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As already mentioned, I have found some old newspapers in my attic, when we bought our crumbling house. I am trying to read them to try to understand how the British are thinking, and so far it has given me a rather useful insight in how to understand the locals. That said, I am getting worried that I will never get there. Whenever I think that I have progressed, something happens to prove me wrong. Lastly, it was a passenger on my flight back assuming that I was a tourist going to London for the Royal Wedding. So much for being almost British…
Anyway, today I am taking you back to Saturday, May the 4th, 1889. There is a whole paragraph on the “Zulu Sentences” “It cannot be said that the tribunal which tried Dinizulu and the other Zulu chiefs tempered justice with mercy. They were arraigned and convicted on the serious charge of high treason, and no doubt there were technically guilty of that crime (I like this expression “technically guilty”). But matters had drifted into such a chaotic and misty condition in Zululand that these poor savages ( it says it all, doesn’t it?) might well doubt whether they owed allegiance to Queen Victoria. They probably had a hazy idea to that effect, but not to the extent of conceiving that their levying war against Usibepu could be construed as high treason…” I have to admit that I knew nothing about this, so I had to look it up. Zululand was a monarchy in Southern Africa. Dinizulu was the son and contested successor of King Cetywayo. He turned to the British for some help to be recognised as the new king  but, as they did nothing, he took matters into his own hands and fought them, hiring mercenaries. He was sent to St Helena- the same island as Napoleon- for seven years of exile, starting in 1890. Zululand is now a province of South Africa. Who knew?
There is also a long section on “A Hospital For The Insane” : ”The London County Council has appointed a Committee ( you have to remember that England is the country of Committees -they have a committee for everything here-, so I am not that surprised) to inquire into and to report to the Council upon the advantages which might be expected from the establishment, as a complement to the existing asylum system. The Report of the Committee will be awaited with much interest by all who devote attention to this most painful subject. It may be thought that the existing asylums do all that can be done ; but this is extremely doubtful….That insanity, on its physical side, is simply a disease of the brain, all the authorities agree; but the causes of the disease may be so complicated or so subtle as to be far beyond the reach of science. We have no right however to assume, that this is the case.” You see, that’s what I love about this country. They are not as judgmental as the French. In France, it remains a shame to suffer from a mental illness and until the early 1900’s patients were chained in mental hospitals. You have got to love the openness of the Brits here.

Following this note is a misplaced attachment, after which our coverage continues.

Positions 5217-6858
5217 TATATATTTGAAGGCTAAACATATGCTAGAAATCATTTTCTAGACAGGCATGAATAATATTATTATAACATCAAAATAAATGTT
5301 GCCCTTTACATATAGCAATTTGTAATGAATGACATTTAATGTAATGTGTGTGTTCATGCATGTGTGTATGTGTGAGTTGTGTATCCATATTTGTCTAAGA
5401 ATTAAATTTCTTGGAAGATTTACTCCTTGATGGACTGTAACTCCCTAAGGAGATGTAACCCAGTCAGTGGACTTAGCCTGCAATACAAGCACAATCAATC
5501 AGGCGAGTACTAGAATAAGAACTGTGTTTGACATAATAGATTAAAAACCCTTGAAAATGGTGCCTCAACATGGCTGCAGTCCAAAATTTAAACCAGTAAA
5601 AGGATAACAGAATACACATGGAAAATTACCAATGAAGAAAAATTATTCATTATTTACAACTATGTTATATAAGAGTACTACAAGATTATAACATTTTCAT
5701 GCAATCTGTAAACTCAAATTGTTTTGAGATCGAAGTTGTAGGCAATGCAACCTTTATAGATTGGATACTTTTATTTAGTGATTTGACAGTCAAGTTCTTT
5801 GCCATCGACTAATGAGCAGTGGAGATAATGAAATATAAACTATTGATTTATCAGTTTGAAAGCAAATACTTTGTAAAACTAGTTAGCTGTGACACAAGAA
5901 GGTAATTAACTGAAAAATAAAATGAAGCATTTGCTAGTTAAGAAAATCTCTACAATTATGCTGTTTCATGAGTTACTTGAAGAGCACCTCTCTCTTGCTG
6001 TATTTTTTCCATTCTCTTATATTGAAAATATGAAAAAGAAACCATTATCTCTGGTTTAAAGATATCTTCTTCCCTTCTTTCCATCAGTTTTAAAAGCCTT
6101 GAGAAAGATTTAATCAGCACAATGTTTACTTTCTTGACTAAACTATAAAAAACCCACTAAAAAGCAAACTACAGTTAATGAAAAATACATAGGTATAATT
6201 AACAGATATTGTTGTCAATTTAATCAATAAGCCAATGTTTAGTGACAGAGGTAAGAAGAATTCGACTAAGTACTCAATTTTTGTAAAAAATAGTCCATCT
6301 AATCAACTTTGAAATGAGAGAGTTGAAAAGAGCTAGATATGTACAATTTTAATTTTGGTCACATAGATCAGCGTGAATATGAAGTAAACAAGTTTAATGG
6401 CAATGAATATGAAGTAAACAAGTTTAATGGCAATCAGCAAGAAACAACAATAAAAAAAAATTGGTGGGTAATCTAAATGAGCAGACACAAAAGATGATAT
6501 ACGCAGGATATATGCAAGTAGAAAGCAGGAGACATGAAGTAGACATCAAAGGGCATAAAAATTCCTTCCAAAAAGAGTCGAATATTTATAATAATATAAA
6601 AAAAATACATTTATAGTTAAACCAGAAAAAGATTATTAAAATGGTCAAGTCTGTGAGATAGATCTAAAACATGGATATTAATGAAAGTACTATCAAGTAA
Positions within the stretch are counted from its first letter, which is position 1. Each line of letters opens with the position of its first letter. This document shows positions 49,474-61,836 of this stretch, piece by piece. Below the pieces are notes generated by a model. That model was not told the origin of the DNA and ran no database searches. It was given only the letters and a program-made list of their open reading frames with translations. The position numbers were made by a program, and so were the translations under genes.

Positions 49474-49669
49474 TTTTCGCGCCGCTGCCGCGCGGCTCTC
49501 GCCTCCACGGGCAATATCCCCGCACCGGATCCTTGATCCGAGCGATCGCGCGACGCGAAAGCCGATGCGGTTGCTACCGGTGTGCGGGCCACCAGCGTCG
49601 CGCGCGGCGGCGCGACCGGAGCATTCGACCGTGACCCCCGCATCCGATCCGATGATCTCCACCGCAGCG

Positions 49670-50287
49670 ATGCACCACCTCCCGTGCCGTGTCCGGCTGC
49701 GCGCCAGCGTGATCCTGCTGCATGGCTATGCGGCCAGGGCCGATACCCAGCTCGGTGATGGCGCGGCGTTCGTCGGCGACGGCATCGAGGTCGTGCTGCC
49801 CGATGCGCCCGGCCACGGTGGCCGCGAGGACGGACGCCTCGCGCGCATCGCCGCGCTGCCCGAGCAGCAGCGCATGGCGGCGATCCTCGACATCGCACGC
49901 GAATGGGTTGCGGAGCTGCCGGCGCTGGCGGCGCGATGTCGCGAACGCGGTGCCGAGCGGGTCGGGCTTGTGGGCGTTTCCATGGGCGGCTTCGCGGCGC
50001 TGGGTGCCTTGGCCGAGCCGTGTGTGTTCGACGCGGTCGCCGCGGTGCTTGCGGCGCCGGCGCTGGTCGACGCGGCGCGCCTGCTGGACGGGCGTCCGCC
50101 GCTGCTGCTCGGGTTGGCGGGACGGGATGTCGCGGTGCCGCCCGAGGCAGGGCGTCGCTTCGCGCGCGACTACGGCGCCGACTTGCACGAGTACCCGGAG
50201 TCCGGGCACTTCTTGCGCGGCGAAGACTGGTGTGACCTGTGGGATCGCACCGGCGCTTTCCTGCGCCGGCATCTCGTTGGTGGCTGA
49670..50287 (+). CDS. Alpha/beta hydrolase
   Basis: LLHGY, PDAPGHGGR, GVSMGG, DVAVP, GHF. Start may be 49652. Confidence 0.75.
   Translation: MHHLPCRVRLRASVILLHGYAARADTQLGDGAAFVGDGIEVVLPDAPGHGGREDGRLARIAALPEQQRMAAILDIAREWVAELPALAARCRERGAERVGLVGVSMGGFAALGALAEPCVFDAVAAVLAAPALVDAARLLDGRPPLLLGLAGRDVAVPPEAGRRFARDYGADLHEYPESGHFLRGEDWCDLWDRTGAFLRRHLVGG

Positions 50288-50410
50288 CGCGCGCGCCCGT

There is also a refreshing, politically incorrect account of the progress of the Paris Exhibition : “The British Section is well ahead amongst the foreign departments, the United States, Russia, and Italy are rather behindhand, and Spain is almost empty.” You have got to love the British humility here.
And this week, we have a few ads of soap, as if there was an obsession about hygiene. I especially like this one:
“A Fair Beautiful Skin -Sulpholine ( what an odd name!) Soap gives the natural tint and peach-like bloom of a perfect complexion. by washing with Sulpholine Soap the skin becomes spotless, soft, clear, smooth, supple, healthy and comfortable.”
And, finally, I love this one:
” Electricity is life
Galvanic belts
For the Cure of Nervous diseases
Have received testimonials from
Three physicians to
Her majesty the Queen,
The academie de medecine of Paris, and
Forty members of the Royal College of Physicians of London”
Next week will be my last post on my old newspapers, I hope that you have enjoyed it!

Muriel – A French Yummy Mummy In London